- Jun 14, 2011
Microsoft has released emergency patches to address four previously undisclosed security flaws in Exchange Server that it says are being actively exploited by a new Chinese state-sponsored threat actor with the goal of perpetrating data theft.
Describing the attacks as "limited and targeted," Microsoft Threat Intelligence Center (MSTIC) said the threat actor used these vulnerabilities to access on-premises Exchange servers, in turn granting access to email accounts and paving the way for the installation of additional malware to facilitate long-term access to victim environments.
The tech giant primarily attributed the campaign with high confidence to a threat actor it calls HAFNIUM, a state-sponsored hacker collective operating out of China, although it suspects other groups may also be involved.
Discussing the tactics, techniques, and procedures (TTPs) of the group for the first time, Microsoft paints HAFNIUM as a "highly skilled and sophisticated actor" that mainly singles out entities in the U.S. for exfiltrating sensitive information from an array of industry sectors, including infectious disease researchers, law firms, higher education institutions, defense contractors, policy think tanks and NGOs.
HAFNIUM is believed to orchestrate its attacks by leveraging leased virtual private servers in the U.S. in an attempt to cloak its malicious activity.
The three-stage attack involves gaining access to an Exchange Server either with stolen passwords or by using previously undiscovered vulnerabilities, followed by deploying a web shell to control the compromised server remotely. The last link in the attack chain makes use of remote access to plunder mailboxes from an organization's network and export the collected data to file sharing sites like MEGA.
To achieve this, as many as four zero-day vulnerabilities discovered by researchers from Volexity and Dubex are used as part of the attack chain —
Although the vulnerabilities impact Microsoft Exchange Server 2013, Microsoft Exchange Server 2016, and Microsoft Exchange Server 2019, Microsoft said it's updating Exchange Server 2010 for "Defense in Depth" purposes.
- CVE-2021-26855: A server-side request forgery (SSRF) vulnerability in Exchange Server
- CVE-2021-26857: An insecure deserialization vulnerability in the Unified Messaging service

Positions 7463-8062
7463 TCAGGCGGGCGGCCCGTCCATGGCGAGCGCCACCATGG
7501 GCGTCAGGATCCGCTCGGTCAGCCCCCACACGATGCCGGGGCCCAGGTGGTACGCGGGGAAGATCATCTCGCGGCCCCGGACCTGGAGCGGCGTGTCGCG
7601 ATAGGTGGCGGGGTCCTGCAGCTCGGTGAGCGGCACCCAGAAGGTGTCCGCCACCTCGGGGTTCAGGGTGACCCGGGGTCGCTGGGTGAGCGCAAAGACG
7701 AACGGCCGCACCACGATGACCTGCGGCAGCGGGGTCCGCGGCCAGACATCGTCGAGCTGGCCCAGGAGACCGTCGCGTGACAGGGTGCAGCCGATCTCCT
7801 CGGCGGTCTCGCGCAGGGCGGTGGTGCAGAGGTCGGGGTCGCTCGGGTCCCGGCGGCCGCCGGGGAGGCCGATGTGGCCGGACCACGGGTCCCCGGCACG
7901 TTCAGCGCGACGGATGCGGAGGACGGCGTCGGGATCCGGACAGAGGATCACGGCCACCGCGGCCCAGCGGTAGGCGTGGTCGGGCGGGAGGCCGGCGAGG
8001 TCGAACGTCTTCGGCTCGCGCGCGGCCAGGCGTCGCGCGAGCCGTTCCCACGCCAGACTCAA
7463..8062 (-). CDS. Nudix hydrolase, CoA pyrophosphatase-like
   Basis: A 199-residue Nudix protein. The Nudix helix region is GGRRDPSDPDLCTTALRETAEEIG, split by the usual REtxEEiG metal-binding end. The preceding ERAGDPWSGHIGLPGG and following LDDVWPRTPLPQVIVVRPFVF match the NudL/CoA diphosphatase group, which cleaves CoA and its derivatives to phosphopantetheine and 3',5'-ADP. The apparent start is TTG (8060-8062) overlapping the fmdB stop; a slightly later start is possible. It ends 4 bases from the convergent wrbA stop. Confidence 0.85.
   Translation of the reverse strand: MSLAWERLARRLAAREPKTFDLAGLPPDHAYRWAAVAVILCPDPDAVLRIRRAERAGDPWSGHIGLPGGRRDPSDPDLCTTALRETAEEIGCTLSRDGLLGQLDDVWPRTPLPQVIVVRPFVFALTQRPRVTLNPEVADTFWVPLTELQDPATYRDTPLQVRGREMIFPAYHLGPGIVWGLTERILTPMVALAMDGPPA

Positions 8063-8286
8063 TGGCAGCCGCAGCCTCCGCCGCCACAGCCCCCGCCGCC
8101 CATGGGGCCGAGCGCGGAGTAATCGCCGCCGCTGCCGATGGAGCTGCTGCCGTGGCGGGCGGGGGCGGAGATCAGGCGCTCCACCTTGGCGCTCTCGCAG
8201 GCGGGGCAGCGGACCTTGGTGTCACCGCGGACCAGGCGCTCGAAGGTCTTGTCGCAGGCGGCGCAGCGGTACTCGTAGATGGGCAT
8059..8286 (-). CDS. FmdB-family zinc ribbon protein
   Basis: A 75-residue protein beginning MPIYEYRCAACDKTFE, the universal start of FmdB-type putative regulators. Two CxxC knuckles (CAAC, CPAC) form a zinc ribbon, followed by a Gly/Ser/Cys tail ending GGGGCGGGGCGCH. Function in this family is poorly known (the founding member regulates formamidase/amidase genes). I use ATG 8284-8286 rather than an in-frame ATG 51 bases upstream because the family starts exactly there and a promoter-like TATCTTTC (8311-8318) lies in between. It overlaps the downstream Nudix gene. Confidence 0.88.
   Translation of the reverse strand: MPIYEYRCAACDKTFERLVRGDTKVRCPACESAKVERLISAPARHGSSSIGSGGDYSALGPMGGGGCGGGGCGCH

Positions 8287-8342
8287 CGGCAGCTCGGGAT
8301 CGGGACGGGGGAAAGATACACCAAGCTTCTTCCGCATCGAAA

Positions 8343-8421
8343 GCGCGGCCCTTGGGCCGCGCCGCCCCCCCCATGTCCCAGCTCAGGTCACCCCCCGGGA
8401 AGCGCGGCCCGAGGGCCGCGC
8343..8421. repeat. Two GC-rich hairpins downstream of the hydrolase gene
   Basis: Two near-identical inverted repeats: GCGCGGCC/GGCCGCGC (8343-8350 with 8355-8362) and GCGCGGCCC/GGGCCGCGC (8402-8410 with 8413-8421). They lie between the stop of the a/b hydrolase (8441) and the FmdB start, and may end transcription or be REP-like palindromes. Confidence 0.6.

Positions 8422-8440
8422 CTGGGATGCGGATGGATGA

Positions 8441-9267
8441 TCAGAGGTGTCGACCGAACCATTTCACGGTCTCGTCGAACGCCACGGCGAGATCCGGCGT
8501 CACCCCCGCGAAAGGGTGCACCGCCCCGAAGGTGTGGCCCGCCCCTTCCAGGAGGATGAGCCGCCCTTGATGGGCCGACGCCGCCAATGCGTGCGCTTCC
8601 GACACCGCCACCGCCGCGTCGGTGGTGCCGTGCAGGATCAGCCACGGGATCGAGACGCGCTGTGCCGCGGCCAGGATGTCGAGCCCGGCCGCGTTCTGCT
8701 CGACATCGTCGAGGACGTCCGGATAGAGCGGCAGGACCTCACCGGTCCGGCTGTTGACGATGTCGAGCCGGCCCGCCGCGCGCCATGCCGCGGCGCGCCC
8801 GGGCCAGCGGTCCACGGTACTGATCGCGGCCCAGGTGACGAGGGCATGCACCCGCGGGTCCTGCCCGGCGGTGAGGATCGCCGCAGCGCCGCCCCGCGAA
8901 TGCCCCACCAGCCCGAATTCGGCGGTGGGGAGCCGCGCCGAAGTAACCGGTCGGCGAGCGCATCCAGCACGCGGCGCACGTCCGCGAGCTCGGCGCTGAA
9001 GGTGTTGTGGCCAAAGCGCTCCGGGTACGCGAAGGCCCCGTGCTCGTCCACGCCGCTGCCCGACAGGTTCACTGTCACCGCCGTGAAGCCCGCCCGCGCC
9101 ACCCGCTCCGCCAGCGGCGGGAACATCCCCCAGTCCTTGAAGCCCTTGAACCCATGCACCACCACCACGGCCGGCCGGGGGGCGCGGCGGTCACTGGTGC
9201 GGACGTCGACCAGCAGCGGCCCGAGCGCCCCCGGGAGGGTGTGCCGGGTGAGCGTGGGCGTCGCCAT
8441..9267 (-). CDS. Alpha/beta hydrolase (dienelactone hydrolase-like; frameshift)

- CVE-2021-26858: A post-authentication arbitrary file write vulnerability in Exchange, and
- CVE-2021-27065: A post-authentication arbitrary file write vulnerability in Exchange
Furthermore, since the initial attack requires an untrusted connection to Exchange server port 443, the company notes that organizations can mitigate the issue by restricting untrusted connections or by using a VPN to separate the Exchange server from external access.
Microsoft, besides stressing that the exploits were not connected to the SolarWinds-related breaches, said it has briefed appropriate U.S. government agencies about the new wave of attacks. But the company didn't elaborate on how many organizations were targeted and whether the attacks were successful.
Stating that the intrusion campaigns appeared to have started around January 6, 2021, Volexity cautioned its detected active in-the-wild exploitation of multiple Microsoft Exchange vulnerabilities used to steal email and compromise networks.
"While the attackers appear to have initially flown largely under the radar by simply stealing emails, they recently pivoted to launching exploits to gain a foothold," Volexity researchers Josh Grunzweig, Matthew Meltzer, Sean Koessel, Steven Adair, and Thomas Lancaster explained in a write-up.
"From Volexity's perspective, this exploitation appears to involve multiple operators using a wide variety of tools and methods for dumping credentials, moving laterally, and further backdooring systems."
Microsoft Senior Threat Intelligence Analyst Kevin Beaumont has also created a nmap plugin that can be used to scan a network for potentially vulnerable Microsoft Exchange servers.
"Even though we've worked quickly to deploy an update for the Hafnium exploits, we know that many nation-state actors and criminal groups will move quickly to take advantage of any unpatched systems," Microsoft's Corporate Vice President of Customer Security, Tom Burt, said. "Promptly applying today's patches is the best protection against this attack."
Given the severity of the flaws, it's no surprise that patches have been rolled out a week ahead of the company's Patch Tuesday schedule, which is typically reserved for the second Tuesday of each month. Customers using a vulnerable version of Exchange Server are recommended to install the updates immediately to thwart these attacks.